The Quentin Dentin Show at the Arts Theatre
Produced by Hannah Elsy and directed for Above the Arts by Caldonia Walton, The Quentin Dentin Show is a marvellously eccentric rock musical about an odd game show host-style motivational guru who pops out of the radio into the living room of a bored, frustrated couple in a stalled relationship.
With elements reminiscent of Frankenfurter in Rocky Horror, Willy Wonka, the Mad Hatter, Peter Pan, even the supernatural character in The Mask, Quentin Dentin (Luke Lane) is a dynamo who never stops singing and spouting slogans like “You’re a solid, I want to make you a gas…Reality is whatever you project…Get happy, no one is going to like you until you’re happy…Embrace machines”, and offers “absolute profound happiness in 60 minutes or less!”.
Opening with a live rock band and two surreal characters who slither and bop around the stage and audience, a kind of Space Oddity madness prevails throughout. With excellent music and vocals, this rousing musical comedy is wonderfully creative and fun, a kind of Mad Hatter’s tea party meets The Truman Show on Facebook (“I can surround you with friends”). The actors are very talented and bursting with magnetic energy. Luke Lane nails it as the bizarre, suave, Faustian Quentin, whose charismatic dynamism and sinister charm lead astray troubled pair Nat and Keith (Shauna Riley and Jamie Tibke).
After taking them on a series of failed fantasy trips, from fame to rock stardom, to underwater and space exploration, Quentin urges the couple to swallow a pill that will dissolve all but their happiest thoughts. Questioning the wisdom of “taking lobotomy pills from a singing therapist”, however, they decide they should face reality instead, much to Quentin’s rage.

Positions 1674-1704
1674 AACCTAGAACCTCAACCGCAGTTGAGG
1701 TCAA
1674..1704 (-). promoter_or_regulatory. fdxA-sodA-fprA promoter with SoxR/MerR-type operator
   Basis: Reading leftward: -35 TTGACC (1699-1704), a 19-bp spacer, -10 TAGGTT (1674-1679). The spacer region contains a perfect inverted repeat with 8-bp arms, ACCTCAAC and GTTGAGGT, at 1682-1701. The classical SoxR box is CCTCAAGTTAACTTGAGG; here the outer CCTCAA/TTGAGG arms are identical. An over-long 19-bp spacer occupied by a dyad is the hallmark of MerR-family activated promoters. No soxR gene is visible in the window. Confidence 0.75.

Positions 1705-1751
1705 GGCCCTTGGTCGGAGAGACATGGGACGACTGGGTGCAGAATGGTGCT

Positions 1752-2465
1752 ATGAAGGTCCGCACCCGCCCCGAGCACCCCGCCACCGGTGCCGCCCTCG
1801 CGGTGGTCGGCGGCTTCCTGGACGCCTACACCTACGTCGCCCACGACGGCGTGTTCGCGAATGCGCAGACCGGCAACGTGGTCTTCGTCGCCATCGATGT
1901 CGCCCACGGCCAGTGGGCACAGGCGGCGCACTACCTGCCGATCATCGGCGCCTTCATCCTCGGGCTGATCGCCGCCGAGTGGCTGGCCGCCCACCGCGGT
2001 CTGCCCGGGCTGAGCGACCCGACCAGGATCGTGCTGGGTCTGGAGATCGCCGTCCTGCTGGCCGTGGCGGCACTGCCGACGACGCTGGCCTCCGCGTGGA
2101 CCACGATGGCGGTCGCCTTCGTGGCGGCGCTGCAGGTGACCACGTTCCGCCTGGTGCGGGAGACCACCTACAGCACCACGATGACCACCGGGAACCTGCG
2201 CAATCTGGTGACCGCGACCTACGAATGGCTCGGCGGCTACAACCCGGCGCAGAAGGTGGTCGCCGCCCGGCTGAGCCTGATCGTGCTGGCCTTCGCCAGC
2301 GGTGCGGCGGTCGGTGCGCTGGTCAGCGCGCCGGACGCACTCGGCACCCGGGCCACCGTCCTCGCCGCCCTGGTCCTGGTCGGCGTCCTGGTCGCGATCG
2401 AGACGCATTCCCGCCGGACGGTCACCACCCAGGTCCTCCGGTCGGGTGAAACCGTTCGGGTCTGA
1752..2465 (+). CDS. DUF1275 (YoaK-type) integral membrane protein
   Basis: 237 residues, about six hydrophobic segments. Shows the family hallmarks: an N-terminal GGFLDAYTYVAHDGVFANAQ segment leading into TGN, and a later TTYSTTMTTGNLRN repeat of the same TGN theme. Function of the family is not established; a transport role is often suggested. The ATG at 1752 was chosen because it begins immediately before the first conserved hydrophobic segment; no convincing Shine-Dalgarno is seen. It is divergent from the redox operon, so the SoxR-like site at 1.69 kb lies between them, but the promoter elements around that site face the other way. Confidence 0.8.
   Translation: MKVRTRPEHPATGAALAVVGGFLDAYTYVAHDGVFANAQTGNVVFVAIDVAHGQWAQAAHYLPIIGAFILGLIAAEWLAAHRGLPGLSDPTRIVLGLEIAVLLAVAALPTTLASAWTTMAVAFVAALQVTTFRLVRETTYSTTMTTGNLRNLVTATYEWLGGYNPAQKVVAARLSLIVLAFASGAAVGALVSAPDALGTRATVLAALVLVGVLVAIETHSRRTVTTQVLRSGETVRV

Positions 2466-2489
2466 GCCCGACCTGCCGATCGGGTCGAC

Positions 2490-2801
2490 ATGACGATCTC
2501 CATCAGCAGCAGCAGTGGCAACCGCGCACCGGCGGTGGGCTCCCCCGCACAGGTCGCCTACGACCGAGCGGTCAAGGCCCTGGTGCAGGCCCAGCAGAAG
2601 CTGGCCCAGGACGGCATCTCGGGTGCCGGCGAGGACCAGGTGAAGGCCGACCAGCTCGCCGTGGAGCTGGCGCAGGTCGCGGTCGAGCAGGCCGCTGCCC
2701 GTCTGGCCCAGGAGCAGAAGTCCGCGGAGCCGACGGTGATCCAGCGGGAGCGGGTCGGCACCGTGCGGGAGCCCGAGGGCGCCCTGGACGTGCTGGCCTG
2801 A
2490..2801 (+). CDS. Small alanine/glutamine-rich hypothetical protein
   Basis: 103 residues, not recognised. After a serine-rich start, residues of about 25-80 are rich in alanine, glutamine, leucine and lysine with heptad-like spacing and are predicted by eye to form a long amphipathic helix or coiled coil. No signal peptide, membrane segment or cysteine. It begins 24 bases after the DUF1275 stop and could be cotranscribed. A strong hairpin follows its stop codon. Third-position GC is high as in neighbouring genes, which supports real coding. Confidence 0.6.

Luke Lane’s performance is particularly brilliant, and the three-man band in Blues Brothers shades rocks it. The two odd creatures in white, the “Friends”, are played with exceptional versatility and ingenuity by Felix Denton and Lydia Costello. Costumes are all-white uniforms to shimmering gold wings (angel wannabe Quentin), the staging is simple and the inventive manoeuvres of the actors are the set.
The Quentin Dentin Show is an excellent production brimming with insights into our current society: its information overload, pop self-help psychology, quick-fix advert-inspired advice, reliance on technology and obsession with social media. Delightfully weird, with terrific writing, direction, performances and instrumentals, this rock musical is a winner.
The Quentin Dentin Show is on at the Arts Theatre from 16th until 28th May 2016, for further information or to book visit here.
Watch the trailer for The Quentin Dentin Show here: